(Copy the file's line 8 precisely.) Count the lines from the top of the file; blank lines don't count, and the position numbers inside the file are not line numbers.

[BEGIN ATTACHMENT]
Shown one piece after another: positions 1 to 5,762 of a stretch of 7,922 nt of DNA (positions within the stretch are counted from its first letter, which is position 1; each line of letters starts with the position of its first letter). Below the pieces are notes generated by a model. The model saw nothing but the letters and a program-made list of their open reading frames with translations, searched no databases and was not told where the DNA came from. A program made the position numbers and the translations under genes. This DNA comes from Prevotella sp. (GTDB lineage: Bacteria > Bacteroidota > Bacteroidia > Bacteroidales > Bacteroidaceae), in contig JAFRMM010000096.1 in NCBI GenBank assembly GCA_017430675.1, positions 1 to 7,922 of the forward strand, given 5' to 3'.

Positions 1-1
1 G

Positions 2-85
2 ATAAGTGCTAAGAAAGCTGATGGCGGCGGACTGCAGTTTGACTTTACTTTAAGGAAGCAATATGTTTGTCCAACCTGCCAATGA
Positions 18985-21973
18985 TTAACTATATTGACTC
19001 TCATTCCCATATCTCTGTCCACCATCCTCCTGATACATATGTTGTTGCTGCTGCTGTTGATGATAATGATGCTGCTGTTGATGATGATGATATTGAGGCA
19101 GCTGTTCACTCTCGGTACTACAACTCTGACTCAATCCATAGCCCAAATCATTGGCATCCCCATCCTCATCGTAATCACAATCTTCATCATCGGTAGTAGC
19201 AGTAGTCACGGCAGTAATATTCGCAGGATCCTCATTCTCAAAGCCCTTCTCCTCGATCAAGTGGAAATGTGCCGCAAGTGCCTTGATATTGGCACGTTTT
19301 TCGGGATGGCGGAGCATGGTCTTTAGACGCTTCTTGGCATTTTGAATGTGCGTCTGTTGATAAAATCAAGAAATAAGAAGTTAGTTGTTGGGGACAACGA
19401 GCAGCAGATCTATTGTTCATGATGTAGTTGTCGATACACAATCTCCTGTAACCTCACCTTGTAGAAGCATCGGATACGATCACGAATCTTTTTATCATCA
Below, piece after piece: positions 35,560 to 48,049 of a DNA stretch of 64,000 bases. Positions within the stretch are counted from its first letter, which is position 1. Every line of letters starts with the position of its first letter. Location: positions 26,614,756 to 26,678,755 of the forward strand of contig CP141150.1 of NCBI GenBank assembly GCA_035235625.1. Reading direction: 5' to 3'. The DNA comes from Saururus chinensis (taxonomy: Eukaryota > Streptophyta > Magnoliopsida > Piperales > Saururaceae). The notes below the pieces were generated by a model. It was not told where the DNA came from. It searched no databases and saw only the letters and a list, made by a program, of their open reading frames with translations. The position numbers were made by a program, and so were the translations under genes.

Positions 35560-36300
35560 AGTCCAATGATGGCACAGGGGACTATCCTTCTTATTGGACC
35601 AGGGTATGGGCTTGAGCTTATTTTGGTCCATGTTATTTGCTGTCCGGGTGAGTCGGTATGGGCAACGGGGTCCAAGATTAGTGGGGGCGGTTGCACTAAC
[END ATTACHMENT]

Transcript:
19001 TCATTCCCATATCTCTGTCCACCATCCTCCTGATACATATGTTGTTGCTGCTGCTGTTGATGATAATGATGCTGCTGTTGATGATGATGATATTGAGGCA